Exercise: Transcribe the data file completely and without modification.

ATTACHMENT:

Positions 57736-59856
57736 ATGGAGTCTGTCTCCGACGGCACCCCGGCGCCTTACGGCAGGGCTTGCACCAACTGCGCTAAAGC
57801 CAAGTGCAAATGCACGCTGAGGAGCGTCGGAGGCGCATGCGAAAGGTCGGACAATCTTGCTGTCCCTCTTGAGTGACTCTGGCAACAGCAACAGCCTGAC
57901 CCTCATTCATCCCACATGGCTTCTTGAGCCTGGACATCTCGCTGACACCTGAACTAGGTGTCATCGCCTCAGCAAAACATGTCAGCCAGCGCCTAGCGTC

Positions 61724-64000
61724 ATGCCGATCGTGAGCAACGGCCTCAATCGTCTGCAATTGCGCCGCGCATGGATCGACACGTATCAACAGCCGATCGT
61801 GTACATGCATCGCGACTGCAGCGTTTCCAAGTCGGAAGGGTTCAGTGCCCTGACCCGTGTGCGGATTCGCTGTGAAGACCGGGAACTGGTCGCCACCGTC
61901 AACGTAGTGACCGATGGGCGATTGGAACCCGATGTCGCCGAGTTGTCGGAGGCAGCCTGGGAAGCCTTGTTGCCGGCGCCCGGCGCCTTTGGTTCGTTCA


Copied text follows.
Positions 57736-59856
57736 ATGGAGTCTGTCTCCGACGGCACCCCGGCGCCTTACGGCAGGGCTTGCACCAACTGCGCTAAAGC
57801 CAAGTGCAAATGCACGCTGAGGAGCGTCGGAGGCGCATGCGAAAGGTCGGACAATCTTGCTGTCCCTCTTGAGTGACTCTGGCAACAGCAACAGCCTGAC
57901 CCTCATTCATCCCACATGGCTTCTTGAGCCTGGACATCTCGCTGACACCTGAACTAGGTGTCATCGCCTCAGCAAAACATGTCAGCCAGCGCCTAGCGTC

Positions 61724-64000
61724 ATGCCGATCGTGAGCAACGGCCTCAATCGTCTGCAATTGCGCCGCGCATGGATCGACACGTATCAACAGCCGATCGT
61801 GTACATGCATCGCGACTGCAGCGTTTCCAAGTCGGAAGGGTTCAGTGCCCTGACCCGTGTGCGGATTCGCTGTGAAGACCGGGAACTGGTCGCCACCGTC
61901 AACGTAGTGACCGATGGGCGATTGGAACCCGATGTCGCCGAGTTGTCGGAGGCAGCCTGGGAAGCCTTGTTGCCGGCGCCCGGCGCCTTTGGTTCGTTCA